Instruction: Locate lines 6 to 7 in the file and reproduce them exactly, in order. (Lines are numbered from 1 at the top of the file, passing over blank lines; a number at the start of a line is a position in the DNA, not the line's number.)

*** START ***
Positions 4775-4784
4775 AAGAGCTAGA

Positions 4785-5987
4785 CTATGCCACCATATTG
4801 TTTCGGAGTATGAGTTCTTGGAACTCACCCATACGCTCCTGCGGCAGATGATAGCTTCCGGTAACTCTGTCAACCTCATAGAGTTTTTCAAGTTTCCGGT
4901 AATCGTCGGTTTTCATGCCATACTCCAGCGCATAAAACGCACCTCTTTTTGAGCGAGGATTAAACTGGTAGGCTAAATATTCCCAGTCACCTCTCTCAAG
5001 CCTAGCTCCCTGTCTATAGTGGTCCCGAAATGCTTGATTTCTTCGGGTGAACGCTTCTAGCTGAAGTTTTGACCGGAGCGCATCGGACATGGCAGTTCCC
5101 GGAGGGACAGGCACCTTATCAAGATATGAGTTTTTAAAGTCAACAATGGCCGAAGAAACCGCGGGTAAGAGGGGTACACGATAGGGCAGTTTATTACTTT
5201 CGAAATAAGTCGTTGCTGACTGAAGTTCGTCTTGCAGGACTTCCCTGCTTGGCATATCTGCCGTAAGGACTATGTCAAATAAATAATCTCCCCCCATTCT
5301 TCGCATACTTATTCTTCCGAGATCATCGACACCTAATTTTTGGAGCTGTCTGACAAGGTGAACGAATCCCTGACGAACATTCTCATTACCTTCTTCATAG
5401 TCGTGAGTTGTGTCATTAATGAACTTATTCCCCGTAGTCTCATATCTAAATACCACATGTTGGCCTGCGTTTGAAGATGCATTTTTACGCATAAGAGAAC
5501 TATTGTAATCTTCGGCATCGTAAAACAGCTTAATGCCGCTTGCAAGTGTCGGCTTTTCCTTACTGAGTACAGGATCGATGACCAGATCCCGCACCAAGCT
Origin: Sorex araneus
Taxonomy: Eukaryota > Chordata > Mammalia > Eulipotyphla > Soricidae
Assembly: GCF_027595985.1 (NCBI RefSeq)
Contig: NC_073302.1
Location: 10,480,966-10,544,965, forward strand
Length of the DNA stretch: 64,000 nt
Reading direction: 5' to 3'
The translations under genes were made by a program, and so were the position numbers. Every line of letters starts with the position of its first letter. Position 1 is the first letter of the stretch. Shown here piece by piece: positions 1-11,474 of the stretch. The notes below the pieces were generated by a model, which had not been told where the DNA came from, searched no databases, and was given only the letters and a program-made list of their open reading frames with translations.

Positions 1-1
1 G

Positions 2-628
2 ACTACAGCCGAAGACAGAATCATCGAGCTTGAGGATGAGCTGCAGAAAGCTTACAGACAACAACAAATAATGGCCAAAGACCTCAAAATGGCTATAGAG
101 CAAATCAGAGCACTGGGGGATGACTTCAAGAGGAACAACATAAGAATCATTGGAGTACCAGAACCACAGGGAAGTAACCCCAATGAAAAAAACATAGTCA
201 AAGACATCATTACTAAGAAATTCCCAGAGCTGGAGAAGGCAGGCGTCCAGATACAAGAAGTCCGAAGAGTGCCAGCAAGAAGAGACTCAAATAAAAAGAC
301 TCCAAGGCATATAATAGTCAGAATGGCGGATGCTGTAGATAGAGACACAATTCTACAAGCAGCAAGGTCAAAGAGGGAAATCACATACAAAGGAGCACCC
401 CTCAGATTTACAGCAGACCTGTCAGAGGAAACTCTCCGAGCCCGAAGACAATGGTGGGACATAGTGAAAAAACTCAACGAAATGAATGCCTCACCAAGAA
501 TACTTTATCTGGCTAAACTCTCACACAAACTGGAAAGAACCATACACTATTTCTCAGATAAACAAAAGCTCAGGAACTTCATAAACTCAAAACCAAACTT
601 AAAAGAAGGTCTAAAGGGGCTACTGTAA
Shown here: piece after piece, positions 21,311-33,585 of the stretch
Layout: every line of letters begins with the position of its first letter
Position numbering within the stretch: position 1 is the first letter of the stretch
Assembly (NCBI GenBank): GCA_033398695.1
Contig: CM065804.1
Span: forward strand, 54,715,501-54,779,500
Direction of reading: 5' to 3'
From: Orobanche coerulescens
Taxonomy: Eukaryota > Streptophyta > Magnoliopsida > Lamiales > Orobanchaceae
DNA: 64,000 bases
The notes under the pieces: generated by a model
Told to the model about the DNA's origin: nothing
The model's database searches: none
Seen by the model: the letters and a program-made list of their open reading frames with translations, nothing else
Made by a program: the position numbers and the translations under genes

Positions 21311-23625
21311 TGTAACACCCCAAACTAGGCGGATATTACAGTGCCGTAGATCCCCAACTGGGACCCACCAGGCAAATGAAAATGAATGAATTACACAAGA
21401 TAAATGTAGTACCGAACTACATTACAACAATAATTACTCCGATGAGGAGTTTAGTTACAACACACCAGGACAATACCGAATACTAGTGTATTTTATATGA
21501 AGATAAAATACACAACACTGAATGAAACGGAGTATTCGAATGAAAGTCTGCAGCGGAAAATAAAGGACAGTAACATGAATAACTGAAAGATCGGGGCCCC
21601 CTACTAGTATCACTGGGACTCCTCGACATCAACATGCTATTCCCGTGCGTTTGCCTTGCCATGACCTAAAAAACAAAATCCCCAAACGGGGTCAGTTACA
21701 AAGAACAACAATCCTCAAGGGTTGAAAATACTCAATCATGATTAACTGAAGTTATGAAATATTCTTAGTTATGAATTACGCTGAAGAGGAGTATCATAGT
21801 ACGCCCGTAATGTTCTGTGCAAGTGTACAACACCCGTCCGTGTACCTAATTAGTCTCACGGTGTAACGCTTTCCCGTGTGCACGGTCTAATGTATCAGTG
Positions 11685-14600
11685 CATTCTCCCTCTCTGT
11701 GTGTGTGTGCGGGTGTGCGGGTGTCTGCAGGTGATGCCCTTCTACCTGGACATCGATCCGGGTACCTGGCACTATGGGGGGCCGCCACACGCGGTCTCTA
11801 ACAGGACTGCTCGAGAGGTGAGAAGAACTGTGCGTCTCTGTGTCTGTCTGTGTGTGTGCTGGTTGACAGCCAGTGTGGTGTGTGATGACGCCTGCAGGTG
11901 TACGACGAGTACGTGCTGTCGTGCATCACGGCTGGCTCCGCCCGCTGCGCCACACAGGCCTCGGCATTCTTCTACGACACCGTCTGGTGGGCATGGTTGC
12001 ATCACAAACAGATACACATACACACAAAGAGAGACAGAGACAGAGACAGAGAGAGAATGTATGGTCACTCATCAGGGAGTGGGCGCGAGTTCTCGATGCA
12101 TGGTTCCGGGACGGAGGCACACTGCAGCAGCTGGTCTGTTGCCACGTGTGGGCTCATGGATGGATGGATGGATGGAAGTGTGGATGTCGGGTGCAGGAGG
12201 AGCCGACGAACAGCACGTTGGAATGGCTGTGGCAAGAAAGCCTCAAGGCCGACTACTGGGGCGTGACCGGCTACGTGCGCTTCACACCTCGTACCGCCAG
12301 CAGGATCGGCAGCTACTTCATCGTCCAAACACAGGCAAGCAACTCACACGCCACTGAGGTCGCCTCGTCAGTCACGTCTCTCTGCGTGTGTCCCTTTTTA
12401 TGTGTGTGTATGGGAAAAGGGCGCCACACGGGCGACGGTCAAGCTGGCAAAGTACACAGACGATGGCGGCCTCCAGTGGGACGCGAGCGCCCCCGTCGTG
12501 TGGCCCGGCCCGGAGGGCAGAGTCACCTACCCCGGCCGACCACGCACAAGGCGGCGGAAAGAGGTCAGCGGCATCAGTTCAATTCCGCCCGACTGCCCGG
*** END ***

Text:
4901 AATCGTCGGTTTTCATGCCATACTCCAGCGCATAAAACGCACCTCTTTTTGAGCGAGGATTAAACTGGTAGGCTAAATATTCCCAGTCACCTCTCTCAAG
5001 CCTAGCTCCCTGTCTATAGTGGTCCCGAAATGCTTGATTTCTTCGGGTGAACGCTTCTAGCTGAAGTTTTGACCGGAGCGCATCGGACATGGCAGTTCCC